Shane Reiner-Roth is a writer and co-founder of Tall Work (Instrumental Plausibility). Through publications, exhibitions and speculative projects, his work examines the means by which certain objects appeal to an economy of expression by communicating higher values than their own on the cheap. He is currently a research fellow at the MIT department of architecture.

Joining the Invisible Choir: Useful Euphemisms for Death

Joining the Invisible Choir: Useful Euphemisms for Death

Featured in Soiled Journal (The Death Issue)
With Kyle Branchesi


Mr. Praline and a pet shop owner dispute the status of an immobile parrot. The pet store owner argues the bird is resting after a particularly active morning, while Mr. Praline obstinately maintains the argument that the bird is simply dead and has been since purchase.

According to the pet shop owner, the bird continues to possess a variety of character traits and is now resting them off: spritely, stubborn, cowardly, and, at the moment, sleepy. To Mr. Praline, however, the bird is just dead. Concluding a tense back and forth on the subject, he loudly states,

He's passed on! This parrot is no more! He has ceased to be! He's expired and gone to meet his maker! He's a stiff! Bereft of life, he rests in peace! If you hadn't nailed him to the perch he'd be pushing up the daisies! His metabolic processes are now history! He's off the twig! He's kicked the bucket, shuffled off his mortal coil, run down the curtain and joined the bleedin' choir invisible! This is an ex-parrot!”

It is the popular opinion that ‘character’ expires when a thing passes on in the world, yet Mr. Praline’s bird sounds more active in death than most parrots do alive. The euphemisms of death distinguish a mirror state to life, one equally fulfilling and toilsome. Whether Mr. Praline knows it or not, he is exploring just some of the functions allowable for the deceased that are either impossible or ill-advised for the living through his interactions with an “ex-parrot.” A valuable lesson for classification is at play here, as we can begin to reveal the advantages of death brought to any piece of the built environment as opposed to its setbacks.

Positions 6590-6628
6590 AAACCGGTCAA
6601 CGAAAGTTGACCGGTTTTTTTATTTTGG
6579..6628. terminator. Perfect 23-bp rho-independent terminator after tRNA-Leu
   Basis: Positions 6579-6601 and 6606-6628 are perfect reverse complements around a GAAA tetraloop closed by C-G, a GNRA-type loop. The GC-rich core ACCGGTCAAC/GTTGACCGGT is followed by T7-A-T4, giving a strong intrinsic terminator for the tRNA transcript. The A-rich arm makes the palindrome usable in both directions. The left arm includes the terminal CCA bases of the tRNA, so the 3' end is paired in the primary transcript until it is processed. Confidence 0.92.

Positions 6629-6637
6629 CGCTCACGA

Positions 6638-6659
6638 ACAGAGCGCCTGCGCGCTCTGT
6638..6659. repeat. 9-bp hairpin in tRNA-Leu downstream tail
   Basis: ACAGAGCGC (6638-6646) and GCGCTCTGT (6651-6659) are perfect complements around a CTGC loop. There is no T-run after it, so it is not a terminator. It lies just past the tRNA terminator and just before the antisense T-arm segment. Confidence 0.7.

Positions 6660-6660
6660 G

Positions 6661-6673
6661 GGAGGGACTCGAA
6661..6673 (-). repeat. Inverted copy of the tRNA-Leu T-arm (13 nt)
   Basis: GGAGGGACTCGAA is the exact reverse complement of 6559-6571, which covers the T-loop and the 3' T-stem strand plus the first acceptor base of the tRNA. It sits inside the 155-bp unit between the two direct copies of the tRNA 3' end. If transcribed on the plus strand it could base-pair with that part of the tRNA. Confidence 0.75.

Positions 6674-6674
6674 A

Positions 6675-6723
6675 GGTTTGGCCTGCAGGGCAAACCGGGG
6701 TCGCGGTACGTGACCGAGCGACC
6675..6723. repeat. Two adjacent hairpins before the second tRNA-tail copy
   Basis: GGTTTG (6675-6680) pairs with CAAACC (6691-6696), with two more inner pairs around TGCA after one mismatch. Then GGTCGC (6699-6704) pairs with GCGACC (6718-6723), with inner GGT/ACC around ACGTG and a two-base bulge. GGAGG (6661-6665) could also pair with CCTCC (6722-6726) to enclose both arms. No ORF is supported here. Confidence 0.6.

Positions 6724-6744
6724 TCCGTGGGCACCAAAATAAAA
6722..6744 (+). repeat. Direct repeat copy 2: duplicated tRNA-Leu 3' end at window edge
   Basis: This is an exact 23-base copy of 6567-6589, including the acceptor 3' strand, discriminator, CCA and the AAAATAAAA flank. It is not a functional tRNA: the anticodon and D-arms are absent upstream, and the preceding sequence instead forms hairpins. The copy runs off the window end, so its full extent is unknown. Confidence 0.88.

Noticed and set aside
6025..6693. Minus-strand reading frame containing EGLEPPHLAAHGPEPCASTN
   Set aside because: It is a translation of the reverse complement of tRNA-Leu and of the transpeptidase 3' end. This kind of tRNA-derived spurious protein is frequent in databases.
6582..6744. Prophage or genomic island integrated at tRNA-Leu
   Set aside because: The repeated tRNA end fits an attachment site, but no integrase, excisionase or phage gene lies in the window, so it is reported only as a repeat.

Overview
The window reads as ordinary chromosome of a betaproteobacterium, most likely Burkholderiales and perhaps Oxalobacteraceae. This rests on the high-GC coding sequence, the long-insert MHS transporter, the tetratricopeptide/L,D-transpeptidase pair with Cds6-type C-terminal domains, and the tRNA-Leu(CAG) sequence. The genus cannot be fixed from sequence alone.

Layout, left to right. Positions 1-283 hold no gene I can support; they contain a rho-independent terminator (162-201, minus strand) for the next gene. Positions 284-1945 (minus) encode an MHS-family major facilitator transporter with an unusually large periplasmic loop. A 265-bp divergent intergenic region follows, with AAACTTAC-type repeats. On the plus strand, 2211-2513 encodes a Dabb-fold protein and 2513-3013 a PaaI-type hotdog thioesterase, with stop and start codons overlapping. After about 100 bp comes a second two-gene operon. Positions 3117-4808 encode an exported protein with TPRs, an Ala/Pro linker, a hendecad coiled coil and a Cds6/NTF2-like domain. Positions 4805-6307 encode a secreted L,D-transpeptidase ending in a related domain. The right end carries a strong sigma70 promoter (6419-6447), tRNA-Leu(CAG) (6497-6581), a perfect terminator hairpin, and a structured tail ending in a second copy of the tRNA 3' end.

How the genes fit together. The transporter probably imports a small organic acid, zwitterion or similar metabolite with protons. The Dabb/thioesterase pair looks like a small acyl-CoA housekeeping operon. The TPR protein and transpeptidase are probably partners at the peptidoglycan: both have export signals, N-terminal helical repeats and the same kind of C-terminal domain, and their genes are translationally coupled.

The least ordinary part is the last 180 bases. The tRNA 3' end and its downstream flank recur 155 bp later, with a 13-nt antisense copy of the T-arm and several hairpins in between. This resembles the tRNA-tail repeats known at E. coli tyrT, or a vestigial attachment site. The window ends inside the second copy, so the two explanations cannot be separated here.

There are three general types of death for architecture: the publicly hanged, the miscarried, and the unconceived.

Tod Williams and Billie Tsien’s Folk Art Museum was built in 2001 in New York City. Its stone-cold presence, contrasted by the vast expanse of faceted hallways hidden inside, made it feel instantly like a permanent member of the city’s storied history. And though it appeared to be the unmoving object that many hoped it would be, its placement next to the Museum of Modern Art, that famously unstoppable force, spelled swift death. After ten years of a life well lived, it was bought by MoMA and quickly turned to scaffolding; it remains in that state today. A decade is a remarkably short existence for any building, especially one so beloved by a community. The Folk Art Museum was publicly hanged.

After producing some of the most provocative drawings and models in the field at the time, Diller + Scofidio’s Slow House broke ground in 1992 on Long Island. The client was motivated, the architects were thrilled, but the Long Island community was visibly less so. They held regular meetings to stall the house’s completion, giving it nicknames such as “the banana” and “the slug.” The foundation was poured but little else had made its way to the site following a defamatory article written in the local newspaper; the construction crew retreated. The Slow House was miscarried.